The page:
##     host            The numerical value of the host country e.g.Australia,India, England etc. The values are Australia:2,Bangladesh:25,England:1,India:6,Ireland:29,Malaysia:16,New Zealand:5,Pakistan:7, Scotland:30,South Africa:3,Sri Lanka:8,United Arab Emirates:27,West Indies:4, Zimbabwe:9 Note: If no value is entered for host then all host countries are considered
##     dir 
##     Name of the directory to store the player data into. If not specified the data is stored in a default directory "../data". Default="../data"
##     file        
##     Name of the file to store the data into for e.g. tendulkar.csv. This can be used for subsequent functions. Default="player001.csv"
##     type        
##     type of data required. This can be "batting" or "bowling"
##     homeOrAway  
##     This is vector with either or all 1,2, 3. 1 is for home 2 is for away, 3 is for neutral venue
##     result      
##     This is a vector that can take values 1,2,3,5. 1 - won match 2- lost match 3-tied 5- no result
##     Details
##     
##     More details can be found in my short video tutorial in Youtube https://www.youtube.com/watch?v=q9uMPFVsXsI
##     
##     Value
##     
##     Returns the player's dataframe
##     
##     Note
##     
##     Maintainer: Tinniam V Ganesh <tvganesh.85@gmail.com>
##     
##     Author(s)
##     
##     Tinniam V Ganesh
##     
##     References
##     
##     http://www.espncricinfo.com/ci/content/stats/index.html
##     https://gigadom.wordpress.com/
##     
##     See Also
##     
##     getPlayerDataSp getPlayerData
##     
##     Examples
##     
##     
##     ## Not run: 
##     # Both home and away. Result = won,lost and drawn
##     sehwag =getPlayerDataOD(35263,dir="../cricketr/data", file="sehwag1.csv",
##     type="batting", homeOrAway=[1,2],result=[1,2,3,4])
##     
##     # Only away. Get data only for won and lost innings
##     sehwag = getPlayerDataOD(35263,dir="../cricketr/data", file="sehwag2.csv",
##     type="batting",homeOrAway=[2],result=[1,2])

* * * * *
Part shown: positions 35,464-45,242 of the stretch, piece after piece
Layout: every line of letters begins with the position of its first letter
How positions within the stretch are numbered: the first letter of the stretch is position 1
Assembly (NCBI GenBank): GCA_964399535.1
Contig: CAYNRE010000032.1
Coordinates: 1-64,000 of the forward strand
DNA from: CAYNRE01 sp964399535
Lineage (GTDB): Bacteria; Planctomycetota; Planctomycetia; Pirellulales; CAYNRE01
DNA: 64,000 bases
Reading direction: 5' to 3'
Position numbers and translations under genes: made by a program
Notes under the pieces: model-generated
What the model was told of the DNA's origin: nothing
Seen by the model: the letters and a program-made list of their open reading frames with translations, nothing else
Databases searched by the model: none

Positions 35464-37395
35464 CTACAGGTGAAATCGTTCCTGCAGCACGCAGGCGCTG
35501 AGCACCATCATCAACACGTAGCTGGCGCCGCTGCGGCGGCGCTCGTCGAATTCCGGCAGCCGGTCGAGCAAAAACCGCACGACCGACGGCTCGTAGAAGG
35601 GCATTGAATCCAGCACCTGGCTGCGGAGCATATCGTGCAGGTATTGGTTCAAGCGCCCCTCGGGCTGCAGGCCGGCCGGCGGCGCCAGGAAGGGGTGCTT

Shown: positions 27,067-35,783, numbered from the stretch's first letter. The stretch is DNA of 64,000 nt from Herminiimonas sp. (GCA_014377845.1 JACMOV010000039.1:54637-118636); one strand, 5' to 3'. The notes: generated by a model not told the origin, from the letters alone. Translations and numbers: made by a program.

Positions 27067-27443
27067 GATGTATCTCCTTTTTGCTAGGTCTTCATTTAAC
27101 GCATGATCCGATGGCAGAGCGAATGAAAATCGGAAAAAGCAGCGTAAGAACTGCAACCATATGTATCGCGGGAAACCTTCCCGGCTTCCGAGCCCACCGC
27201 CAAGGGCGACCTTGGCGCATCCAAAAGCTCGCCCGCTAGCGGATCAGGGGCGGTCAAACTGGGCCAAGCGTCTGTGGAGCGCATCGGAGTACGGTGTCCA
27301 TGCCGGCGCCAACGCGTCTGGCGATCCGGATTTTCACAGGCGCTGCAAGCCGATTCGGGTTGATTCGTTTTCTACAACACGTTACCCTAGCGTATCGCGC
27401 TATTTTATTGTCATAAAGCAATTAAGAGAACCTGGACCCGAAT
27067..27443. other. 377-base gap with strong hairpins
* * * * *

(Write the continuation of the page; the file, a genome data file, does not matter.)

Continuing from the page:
##     
##     # Get bowling data and store in file for future
##     malinga = getPlayerData(49758,dir="../cricketr/data",file="malinga1.csv",
##     type="bowling")
##     
##     # Get Dhoni's ODI record in Australia against Australua
##     dhoni = getPlayerDataOD(28081,opposition = 2,host=2,dir=".",
##     file="dhoniVsAusinAusOD",type="batting")
##     
##     ## End(Not run)

The details below will introduce the different functions that are available in cricpy.

4. Get the ODI player data for a player using the function getPlayerDataOD()

Important Note This needs to be done only once for a player. This function stores the player’s data in the specified CSV file (for e.g. kohli.csv as above) which can then be reused for all other functions). Once we have the data for the players many analyses can be done. This post will use the stored CSV file obtained with a prior getPlayerDataOD for all subsequent analyses

import cricpy.analytics as ca
#sehwag=ca.getPlayerDataOD(35263,dir=".",file="sehwag.csv",type="batting")
#kohli=ca.getPlayerDataOD(253802,dir=".",file="kohli.csv",type="batting")
#jayasuriya=ca.getPlayerDataOD(49209,dir=".",file="jayasuriya.csv",type="batting")
#gayle=ca.getPlayerDataOD(51880,dir=".",file="gayle.csv",type="batting")

Included below are some of the functions that can be used for ODI batsmen and bowlers. For this I have chosen, Virat Kohli, ‘the run machine’ who is on-track for breaking many of the Test & ODI records